improve the quality and amount of data to support and speed up the digital transformation creating a digital platform economy;

(e)

scale up the use of technologies, develop innovative business models, increase awareness of users and shorten the time from innovation to market;

Reason

The transformation to the platform economy is an outcome of digitalisation. We need to create favourable conditions for tackling this and other major societal challenges. The changing role of cities, citizens and of the business world needs to be taken into account.

In this development, the necessary quality and amount of data is essential. Firstly, we need to provide the right metrics to measure data quality. Secondly, algorithms can be developed to assess data quality, detect data outliers not to be used in the analysis and correct information with a view to getting more robust responses from algorithms. Thirdly, data quality can be improved by measures to enhance the completeness, comparability and the timelines of data flows to be used in AI-based digital services at national and subnational government level.

These measures are not explicitly mentioned in the DEP, although a reference to data integrity and data confidentiality is contained in the text and there are references to the general role of software and algorithms libraries.

Data quality and integrity must also be complemented by measures to preserve the integrity of individuals’ rights to their information and to ensure quality in terms of the ability to maintain an adequate level of security for information and personal data.

Amendment 4

Article 7

Text proposed by the Commission

CoR amendment

The financial intervention by the Union under Specific Objective 4. Advanced Digital skills shall support the development of advanced digital skills in areas supported by this programme, thus contributing to increase Europe’s talent pool, fostering greater professionalism, especially with regard to high performance computing, big data analytics, cybersecurity, distributed ledger technologies, robotics and artificial intelligence. The financial intervention shall pursue the following operational objectives:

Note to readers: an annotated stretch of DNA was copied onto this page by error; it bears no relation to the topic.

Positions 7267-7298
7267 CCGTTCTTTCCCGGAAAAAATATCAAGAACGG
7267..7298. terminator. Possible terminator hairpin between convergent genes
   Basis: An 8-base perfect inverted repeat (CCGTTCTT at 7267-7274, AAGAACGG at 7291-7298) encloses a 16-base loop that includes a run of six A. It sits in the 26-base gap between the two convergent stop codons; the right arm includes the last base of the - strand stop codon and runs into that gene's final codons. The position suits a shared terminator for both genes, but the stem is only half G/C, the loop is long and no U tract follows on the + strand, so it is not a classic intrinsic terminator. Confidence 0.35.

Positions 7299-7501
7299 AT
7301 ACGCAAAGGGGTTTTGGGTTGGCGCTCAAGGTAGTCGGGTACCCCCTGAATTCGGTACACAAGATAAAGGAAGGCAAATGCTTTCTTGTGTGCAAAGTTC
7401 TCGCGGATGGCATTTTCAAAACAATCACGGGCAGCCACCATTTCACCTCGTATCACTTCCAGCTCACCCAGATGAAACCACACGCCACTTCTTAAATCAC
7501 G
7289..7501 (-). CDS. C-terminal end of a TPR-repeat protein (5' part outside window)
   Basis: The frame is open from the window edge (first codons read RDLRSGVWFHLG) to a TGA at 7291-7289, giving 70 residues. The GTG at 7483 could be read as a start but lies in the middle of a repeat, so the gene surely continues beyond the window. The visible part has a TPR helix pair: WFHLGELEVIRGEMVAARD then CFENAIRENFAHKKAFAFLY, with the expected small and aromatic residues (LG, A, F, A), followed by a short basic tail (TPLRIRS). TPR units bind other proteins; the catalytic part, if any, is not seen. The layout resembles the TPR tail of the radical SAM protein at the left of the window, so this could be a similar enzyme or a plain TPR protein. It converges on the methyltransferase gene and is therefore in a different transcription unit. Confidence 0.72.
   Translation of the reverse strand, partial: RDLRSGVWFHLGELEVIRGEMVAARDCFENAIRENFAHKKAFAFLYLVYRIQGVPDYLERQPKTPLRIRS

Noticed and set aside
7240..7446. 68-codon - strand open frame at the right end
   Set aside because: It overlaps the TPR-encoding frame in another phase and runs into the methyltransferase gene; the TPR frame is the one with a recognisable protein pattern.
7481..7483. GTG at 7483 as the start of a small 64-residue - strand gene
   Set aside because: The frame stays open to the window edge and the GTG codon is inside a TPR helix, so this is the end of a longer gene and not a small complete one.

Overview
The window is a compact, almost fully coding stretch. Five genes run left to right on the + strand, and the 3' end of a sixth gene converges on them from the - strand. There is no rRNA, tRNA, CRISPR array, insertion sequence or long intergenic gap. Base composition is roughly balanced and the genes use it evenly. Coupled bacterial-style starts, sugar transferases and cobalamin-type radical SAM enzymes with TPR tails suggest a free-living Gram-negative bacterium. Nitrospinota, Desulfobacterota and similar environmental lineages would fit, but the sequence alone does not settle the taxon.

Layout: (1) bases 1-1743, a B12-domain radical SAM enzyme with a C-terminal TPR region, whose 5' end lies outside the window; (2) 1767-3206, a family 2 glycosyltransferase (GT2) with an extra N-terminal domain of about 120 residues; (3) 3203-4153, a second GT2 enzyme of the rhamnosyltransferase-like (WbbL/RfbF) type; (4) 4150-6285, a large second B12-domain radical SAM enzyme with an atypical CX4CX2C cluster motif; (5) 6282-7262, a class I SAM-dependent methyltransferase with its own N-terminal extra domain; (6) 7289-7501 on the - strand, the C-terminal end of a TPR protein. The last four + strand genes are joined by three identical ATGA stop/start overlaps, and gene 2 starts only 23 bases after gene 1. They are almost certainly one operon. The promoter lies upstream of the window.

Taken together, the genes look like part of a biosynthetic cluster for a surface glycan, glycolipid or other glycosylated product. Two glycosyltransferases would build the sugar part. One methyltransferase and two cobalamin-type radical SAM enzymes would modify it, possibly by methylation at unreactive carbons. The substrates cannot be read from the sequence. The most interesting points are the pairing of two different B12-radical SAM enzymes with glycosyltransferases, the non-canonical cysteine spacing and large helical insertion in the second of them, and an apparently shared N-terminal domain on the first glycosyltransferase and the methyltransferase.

The financial intervention by the Union under Specific Objective 4. Advanced Digital skills shall support the development of advanced digital skills in areas supported by this programme and in a gender responsive manner , thus contributing to increase Europe’s talent pool, fostering greater professionalism, especially with regard to high performance computing, big data analytics, cybersecurity, distributed ledger technologies, robotics and artificial intelligence. The financial intervention shall pursue the following operational objectives:

(a)

support the design and delivery of long-term trainings and courses for students, IT professionals and the workforce;

(a)

support the design and delivery of long-term trainings and courses for students, IT professionals and the workforce;

(b)

support the design and delivery of short-term trainings and courses for entrepreneurs, small business leaders and the workforce;

(b)

support the design and delivery of short-term trainings and courses for entrepreneurs, small business leaders and the workforce;

(c)

support on-the-job trainings and traineeships for students, young entrepreneurs and graduates.

(c)

support on-the-job trainings and traineeships for students, young entrepreneurs and graduates.

Reason

It is important to ensure that the digital skills formation system of tomorrow also takes into account the gender perspective, ensuring an inclusive digital society of tomorrow.

Amendment 5

Article 8 — paragraph 1 — points (a), (g) and (j) new

Text proposed by the Commission

CoR amendment

Deployment, best use of digital capacities and Interoperability

Deployment, best use of digital capacities and Interoperability

The financial intervention by the Union under Specific Objective 5. Deployment, best use of digital capacities and Interoperability shall achieve the following operational objectives:

The financial intervention by the Union under Specific Objective 5. Deployment, best use of digital capacities and Interoperability shall achieve the following operational objectives:

(a)

ensure that the public sector and areas of public interests, such as health and care, education, judiciary, transport, energy, environment, cultural and creative sectors, can deploy and access state-of-the-art digital technologies, in particular high performance computing, artificial intelligence and cybersecurity;

(a)

ensure that the public sector and areas of public interests, such as health and care, education, judiciary, urban planning, transport, energy, natural resources, forestry, food, environment, cultural and creative sectors, can deploy and access state-of-the-art digital technologies, in particular high performance computing, artificial intelligence, information security and cybersecurity;

(g)

ensure a continuous capacity at Union level to observe, analyse and adapt to fast-evolving digital trends, as well as sharing and mainstreaming best practices;

(g)